Normal is one of those terms that I dislike. I often put the term in inverted comas as that's where I believe it belongs in the context I use it. However, normal does exist. For me, it is only within the confines of science. Like it or not, everything fits on a bell curve. This bell curve has ranges either side. If you are "normal" you are in the middle of the normal range. The 95% if you will. You can deviate either side of "normal" as long as you don't go too far. That will put you into the "abnormal" section outside of the bell curve. As I say, in science, this is ok. I still don't like the term but it has it's uses. In psychology the's days the terms used are "typical" and "atypical". These terms are not desirable either but I guess somewhat more preferable. 

Even with science in mind, normal varies. In one community, it may be deemed normal to have six wives, that's not accepted in the society I grew up in. This is known as "cultural norms

I have long since given up on trying to define and/or defend my sexuality. I have no issue with people not liking my choices. They're mine to make and I would never force my choices onto anyone else and it's their choice to disagree, just because they disagree though does not make them right. It's one of the things I will never understand about human beings. Why do you even care?! Is it really affecting you if John and Jane Doe down the street were actually born Jane and John? If it does affect you then I am afraid to break this to you but you are the one with the problem. I have encountered a lot of negativity surrounding my sexuality. As a teen, I was verbally bullied for being a "dyke" "rug muncher" "lesbo"... You name it, I've probably been called it. In my younger years this bothered me. I'm sure it also contributed to my mental health issues. However, it's now something I choose simply to not deal with. If I'm asked directly about my sexuality, I will try to be as honest as I can but I often find myself talking to a blank face!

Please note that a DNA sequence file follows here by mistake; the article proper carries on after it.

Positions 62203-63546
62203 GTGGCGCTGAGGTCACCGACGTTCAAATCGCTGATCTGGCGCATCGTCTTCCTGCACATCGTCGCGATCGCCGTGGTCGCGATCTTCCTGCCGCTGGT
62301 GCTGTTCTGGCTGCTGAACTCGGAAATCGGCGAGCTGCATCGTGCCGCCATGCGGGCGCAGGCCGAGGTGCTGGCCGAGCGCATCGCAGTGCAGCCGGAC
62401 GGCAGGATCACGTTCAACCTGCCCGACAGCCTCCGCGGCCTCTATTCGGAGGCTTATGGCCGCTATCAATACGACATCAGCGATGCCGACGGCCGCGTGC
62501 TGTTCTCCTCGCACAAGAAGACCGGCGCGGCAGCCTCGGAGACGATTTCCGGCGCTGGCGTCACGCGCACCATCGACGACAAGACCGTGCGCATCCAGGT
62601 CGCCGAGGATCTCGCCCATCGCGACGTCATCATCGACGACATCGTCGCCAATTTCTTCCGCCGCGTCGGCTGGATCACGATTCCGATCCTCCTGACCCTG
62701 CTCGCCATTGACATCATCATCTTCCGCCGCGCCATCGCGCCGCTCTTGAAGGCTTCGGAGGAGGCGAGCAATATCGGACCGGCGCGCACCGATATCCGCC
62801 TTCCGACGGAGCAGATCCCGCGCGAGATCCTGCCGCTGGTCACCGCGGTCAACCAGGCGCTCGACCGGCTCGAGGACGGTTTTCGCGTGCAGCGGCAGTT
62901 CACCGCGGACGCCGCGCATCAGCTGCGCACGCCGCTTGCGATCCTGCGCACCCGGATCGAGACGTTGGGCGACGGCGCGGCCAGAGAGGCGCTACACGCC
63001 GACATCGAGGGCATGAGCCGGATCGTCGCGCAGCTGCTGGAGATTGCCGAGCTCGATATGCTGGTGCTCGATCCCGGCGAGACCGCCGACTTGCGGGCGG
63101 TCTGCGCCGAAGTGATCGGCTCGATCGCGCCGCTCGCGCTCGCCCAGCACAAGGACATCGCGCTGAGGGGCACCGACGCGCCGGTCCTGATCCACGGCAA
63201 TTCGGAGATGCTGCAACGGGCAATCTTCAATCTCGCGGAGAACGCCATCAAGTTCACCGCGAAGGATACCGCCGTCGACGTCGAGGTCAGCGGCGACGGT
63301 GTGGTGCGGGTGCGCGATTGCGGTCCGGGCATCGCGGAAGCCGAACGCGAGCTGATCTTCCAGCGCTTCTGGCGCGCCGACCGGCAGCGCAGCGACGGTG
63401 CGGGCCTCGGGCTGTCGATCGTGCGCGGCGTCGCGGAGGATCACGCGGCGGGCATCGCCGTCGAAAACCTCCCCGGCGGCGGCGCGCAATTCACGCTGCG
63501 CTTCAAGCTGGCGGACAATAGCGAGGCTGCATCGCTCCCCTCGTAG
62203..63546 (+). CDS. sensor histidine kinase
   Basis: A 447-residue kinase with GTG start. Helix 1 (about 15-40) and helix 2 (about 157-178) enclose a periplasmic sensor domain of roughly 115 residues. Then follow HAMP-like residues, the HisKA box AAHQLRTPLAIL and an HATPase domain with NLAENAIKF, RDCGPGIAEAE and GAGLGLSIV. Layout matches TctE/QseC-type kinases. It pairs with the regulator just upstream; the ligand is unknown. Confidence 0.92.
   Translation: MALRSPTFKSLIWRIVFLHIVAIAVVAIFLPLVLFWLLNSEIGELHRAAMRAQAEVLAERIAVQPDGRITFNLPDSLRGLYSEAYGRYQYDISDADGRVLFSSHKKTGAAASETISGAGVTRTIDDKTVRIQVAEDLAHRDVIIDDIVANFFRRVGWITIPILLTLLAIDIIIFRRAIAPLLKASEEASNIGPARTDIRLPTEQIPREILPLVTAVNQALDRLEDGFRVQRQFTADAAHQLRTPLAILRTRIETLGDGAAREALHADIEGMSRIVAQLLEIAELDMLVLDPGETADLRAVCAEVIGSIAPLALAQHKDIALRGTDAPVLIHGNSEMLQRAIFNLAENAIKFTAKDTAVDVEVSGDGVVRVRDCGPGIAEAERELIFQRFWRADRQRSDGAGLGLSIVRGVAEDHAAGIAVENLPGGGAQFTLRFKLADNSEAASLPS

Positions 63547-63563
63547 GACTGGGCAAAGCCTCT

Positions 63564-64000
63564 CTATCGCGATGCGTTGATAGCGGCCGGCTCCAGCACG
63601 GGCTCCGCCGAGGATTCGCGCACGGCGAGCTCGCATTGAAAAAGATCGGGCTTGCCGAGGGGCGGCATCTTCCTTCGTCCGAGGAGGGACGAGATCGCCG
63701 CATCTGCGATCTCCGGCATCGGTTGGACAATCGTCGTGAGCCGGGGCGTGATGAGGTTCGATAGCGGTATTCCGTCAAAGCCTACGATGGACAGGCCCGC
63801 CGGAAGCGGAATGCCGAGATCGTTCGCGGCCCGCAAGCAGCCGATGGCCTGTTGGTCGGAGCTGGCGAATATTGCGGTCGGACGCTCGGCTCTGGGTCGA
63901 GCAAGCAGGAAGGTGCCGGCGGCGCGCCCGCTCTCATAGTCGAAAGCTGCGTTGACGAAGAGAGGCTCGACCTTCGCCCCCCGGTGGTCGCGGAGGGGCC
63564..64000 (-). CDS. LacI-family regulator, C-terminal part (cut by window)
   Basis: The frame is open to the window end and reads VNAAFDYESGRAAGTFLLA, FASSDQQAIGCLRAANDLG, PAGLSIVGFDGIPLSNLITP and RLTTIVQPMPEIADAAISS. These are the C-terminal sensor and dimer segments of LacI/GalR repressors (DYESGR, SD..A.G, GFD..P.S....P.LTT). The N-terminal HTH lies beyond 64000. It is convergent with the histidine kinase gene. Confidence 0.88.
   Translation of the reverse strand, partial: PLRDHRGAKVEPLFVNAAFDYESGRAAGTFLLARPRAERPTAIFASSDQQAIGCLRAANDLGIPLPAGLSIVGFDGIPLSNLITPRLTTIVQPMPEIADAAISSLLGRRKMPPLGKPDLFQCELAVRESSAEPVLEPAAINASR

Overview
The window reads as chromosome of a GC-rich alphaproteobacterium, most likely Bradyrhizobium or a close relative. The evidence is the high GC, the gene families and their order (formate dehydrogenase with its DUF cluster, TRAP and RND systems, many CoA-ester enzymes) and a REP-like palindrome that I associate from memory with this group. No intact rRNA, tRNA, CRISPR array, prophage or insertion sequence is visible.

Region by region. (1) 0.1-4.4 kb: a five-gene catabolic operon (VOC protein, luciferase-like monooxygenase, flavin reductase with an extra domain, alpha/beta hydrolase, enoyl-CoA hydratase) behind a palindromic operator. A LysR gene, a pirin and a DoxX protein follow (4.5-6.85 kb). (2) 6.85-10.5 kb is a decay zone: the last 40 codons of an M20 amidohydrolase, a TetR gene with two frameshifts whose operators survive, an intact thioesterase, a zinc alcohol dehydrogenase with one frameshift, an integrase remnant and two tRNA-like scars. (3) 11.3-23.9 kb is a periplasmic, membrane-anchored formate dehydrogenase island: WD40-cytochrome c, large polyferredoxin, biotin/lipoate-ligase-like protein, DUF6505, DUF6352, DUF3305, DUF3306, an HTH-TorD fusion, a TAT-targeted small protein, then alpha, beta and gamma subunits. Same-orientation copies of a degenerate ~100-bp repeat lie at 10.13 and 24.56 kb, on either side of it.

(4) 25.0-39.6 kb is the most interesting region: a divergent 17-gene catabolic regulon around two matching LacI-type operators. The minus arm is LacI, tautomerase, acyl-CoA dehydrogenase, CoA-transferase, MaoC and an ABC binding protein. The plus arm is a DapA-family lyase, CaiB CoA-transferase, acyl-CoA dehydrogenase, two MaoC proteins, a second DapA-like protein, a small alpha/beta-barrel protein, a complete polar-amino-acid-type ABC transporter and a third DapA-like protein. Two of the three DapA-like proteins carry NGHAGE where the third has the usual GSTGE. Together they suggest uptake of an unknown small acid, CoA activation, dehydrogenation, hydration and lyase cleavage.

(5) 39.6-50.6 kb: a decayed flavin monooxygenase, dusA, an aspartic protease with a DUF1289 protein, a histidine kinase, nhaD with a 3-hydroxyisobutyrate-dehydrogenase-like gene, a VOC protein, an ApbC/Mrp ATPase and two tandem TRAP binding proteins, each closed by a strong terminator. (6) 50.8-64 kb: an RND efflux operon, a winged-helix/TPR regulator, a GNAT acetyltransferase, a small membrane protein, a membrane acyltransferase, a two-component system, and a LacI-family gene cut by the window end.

I had an issue with "coming out" a few years back. I use inverted commas here as I didn't actually consider that coming out. I figured everyone knew I had sexual interests in men as well as women (I didn't even dare to venture further than this...! I have also been in a polygamous relationship which I didn't exactly keep secret but I wasn't shouting it from the rooftops!) I remember so distinctly the look on an individual's face when I victoriously announced to a friend that I'd snogged a girl at my birthday. She asked and I told. The individual in question didn't seem to grasp what I was talking about. She asked if I meant a girl. I explained, of course that's what I meant. She paled. This "revelation" clearly unnerved her. When she asked why I would do that, I responded simply "because I like women (duh!). Said individual didn't speak to me for quite some time after that!